The effect of explosive remnants of war on global public health: a systematic mixed-studies review using narrative synthesis.

Monday, 1st of January 2018 Print

 

Abstract below; full text is at https://www.ncbi.nlm.nih.gov/pubmed/29253366

Lancet Public Health. 2017 Jun;2(6):e286-e296. doi: 10.1016/S2468-2667(17)30099-3. Epub 2017 May 18.

The effect of explosive remnants of war on global public health: a systematic mixed-studies review using narrative synthesis

Frost A1Boyle P2Autier P2King C3Zwijnenburg W4Hewitson D3Sullivan R5.

Author information

Abstract

BACKGROUND:

Explosive remnants of war (ERW)-landmines, unexploded ordnance (UXO), and abandoned explosive ordnance (AXO)-have been recognised as a threat to health since the 1990s. We aimed to study the effect of ERW on global public health.

METHODS:

In this systematic mixed-studies review, we searched the Web of Science, Scopus, PubMed, and ProQuest databases, and hand searched relevant websites, for articles published between Jan 1, 1990, and Aug 31, 2015. We used keywords and Medical Subject Headings related to ERW, landmines, UXO, and AXO to locate original peer-reviewed quantitative, qualitative, or mixed-methods studies in English of the direct physical or psychological effects of ERW on direct victims of the explosive device or reverberating social and economic effects on direct victims and indirect victims (their families and the wider at-risk community). We excluded studies if more than 20% of participants were military, if they were of deminers, if they were from high-income countries, or if they were of chemical weapons. We identified no peer-reviewed studies of AXO effects, so we extended the search to include grey literature. We critically appraised study quality using a mixed methods appraisal tool. We used a narrative synthesis approach to categorise and synthesise the literature. We extracted quantitative data and calculated means and percentages.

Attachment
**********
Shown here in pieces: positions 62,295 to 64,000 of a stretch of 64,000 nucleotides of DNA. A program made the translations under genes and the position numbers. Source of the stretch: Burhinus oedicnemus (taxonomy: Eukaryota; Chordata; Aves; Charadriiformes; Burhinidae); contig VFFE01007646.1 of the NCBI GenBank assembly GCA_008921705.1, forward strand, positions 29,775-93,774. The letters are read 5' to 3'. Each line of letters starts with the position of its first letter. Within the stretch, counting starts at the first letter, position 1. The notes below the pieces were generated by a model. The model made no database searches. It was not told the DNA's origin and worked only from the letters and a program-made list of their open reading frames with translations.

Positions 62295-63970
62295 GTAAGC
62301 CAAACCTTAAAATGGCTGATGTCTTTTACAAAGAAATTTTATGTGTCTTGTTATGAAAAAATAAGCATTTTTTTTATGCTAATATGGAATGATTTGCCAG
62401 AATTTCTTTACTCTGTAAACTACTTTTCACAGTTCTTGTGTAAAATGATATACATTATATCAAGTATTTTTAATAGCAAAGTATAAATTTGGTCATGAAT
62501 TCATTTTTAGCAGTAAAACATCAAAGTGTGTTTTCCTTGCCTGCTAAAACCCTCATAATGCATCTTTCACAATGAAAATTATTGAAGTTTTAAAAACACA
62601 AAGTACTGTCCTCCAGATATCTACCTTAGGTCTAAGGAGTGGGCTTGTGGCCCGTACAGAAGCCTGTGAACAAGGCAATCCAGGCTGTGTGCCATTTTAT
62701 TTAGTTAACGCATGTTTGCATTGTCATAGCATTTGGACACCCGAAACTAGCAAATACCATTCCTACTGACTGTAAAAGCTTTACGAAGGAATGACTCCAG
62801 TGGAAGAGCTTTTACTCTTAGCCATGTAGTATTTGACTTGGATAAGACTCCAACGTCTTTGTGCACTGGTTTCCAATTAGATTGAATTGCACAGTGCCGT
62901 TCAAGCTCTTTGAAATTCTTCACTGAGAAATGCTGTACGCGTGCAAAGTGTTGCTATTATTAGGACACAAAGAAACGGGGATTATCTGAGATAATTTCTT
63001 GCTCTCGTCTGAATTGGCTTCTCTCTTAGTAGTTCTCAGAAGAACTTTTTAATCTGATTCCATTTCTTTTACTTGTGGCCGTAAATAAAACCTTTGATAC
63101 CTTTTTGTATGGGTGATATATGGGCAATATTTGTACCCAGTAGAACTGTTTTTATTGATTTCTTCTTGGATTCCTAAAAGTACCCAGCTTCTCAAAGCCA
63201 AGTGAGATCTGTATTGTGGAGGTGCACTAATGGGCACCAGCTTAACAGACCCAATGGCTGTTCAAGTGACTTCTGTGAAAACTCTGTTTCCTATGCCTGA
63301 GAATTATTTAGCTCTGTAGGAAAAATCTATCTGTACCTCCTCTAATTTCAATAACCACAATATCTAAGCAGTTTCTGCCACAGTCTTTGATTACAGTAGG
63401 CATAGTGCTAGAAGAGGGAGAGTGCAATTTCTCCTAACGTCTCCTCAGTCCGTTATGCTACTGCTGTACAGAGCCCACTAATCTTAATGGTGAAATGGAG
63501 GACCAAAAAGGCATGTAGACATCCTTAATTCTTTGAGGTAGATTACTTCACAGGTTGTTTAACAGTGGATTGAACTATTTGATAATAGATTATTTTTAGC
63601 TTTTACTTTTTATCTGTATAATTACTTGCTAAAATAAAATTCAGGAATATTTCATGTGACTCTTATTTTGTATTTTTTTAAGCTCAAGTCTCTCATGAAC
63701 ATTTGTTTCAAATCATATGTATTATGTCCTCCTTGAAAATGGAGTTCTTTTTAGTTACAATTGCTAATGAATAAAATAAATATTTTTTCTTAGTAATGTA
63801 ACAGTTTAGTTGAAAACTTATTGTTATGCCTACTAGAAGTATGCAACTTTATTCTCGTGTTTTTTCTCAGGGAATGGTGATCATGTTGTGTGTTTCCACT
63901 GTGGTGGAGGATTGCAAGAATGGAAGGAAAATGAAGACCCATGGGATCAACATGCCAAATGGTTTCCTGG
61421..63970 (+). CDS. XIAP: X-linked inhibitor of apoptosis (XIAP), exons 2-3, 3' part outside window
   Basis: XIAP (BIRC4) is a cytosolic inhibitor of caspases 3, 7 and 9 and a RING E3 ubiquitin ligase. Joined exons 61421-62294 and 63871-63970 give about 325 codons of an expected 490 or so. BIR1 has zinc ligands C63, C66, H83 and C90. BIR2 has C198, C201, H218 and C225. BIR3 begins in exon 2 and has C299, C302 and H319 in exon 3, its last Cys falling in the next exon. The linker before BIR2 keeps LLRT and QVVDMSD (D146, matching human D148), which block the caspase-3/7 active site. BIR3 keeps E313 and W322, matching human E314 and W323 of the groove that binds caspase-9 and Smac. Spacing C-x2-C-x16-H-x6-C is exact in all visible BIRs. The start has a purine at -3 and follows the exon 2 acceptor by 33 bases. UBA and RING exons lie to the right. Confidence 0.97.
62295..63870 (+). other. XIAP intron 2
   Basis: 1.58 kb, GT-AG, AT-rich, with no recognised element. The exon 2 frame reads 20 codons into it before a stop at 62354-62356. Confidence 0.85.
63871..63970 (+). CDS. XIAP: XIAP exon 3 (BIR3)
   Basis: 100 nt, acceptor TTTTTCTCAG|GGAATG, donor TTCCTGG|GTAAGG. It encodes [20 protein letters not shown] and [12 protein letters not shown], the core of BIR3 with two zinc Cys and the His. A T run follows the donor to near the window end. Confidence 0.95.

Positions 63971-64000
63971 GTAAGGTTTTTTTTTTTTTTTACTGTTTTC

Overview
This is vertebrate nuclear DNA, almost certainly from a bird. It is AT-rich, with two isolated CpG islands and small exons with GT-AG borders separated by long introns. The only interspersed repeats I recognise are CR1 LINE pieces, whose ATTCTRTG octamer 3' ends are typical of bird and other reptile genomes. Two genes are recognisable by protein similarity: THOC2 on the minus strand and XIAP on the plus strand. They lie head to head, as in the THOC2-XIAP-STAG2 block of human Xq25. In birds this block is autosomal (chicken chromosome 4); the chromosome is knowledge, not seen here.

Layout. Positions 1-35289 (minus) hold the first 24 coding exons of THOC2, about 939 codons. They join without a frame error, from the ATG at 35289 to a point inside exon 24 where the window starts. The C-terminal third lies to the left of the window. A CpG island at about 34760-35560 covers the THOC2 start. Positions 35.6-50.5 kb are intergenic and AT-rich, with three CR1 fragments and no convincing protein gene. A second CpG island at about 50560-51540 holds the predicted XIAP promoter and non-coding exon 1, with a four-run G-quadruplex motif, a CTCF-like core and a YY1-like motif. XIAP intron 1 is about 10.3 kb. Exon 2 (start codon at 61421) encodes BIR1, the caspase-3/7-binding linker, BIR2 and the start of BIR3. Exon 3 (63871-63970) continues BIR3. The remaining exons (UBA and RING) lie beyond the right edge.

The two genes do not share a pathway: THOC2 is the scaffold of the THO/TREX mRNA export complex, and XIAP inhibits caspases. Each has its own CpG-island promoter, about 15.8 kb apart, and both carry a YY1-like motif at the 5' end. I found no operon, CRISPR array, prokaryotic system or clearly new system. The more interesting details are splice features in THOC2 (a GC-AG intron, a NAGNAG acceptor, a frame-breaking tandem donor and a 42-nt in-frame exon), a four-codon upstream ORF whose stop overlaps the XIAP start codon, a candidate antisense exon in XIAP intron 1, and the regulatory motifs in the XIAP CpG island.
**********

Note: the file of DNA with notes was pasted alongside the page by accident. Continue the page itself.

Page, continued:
FINDINGS:

The initial search identified 10 226 studies, leaving 8378 (82%) after removal of duplicates, of which we reviewed 54 (26 [48%] were quantitative descriptive studies, 20 [37%] were quantitative non-randomised studies, four [7%] were mixed-methods studies, and four [7%] were grey literature). The direct psychological effects of landmines or UXO appear high. We identified comorbidity of anxiety and depression in landmine or UXO victims in four studies, more women presented with post-traumatic stress disorder than did men in two studies, and landmine or UXO victims reported a greater prevalence of post-traumatic stress disorder, anxiety, or depression than did control groups in two studies. Overall injury and mortality rates caused by landmines or UXO decreased over time across five studies and increased in one. More men were injured or killed by landmines or UXO than were women (0-30·6% of women), the mean ages of casualties ranged from 18·5 years to 38·1 years, and victims were likely to be doing an activity of economic necessity at the time of injury. The proportion of casualties of landmines or UXO younger than 18 years ranged from 22% to 55% across twelve studies. Landmine or UXO victims who had one or more limbs amputated ranged from 19·5% to 82·6%. Landmines and UXO had a negative effect on internally displaced populations and returning refugees, physical security, economic productivity, childhealth and educational attainment, food security, and agriculture in studies from seven countries. We could not establish the proportion of casualties caused by AXO from unplanned explosions at munitions sites, although the grey literature suggests that AXO is a substantial problem.

INTERPRETATION:

Individually, these landmine and UXO results are not new and substantiate findings from existing research. Taken together, however, these findings provide a picture of the effect of landmines and UXO that stretches far beyond injury and mortality prevalence, making landmine and UXO clearance a more favourable option for funders. AXO effects are understudied and warrant further research.

FUNDING:

Kings College London.

Copyright © 2017 The Author(s). Published by Elsevier Ltd. This is an Open Access article under the CC BY 4.0 license. Published by Elsevier Ltd.. All rights reserved.

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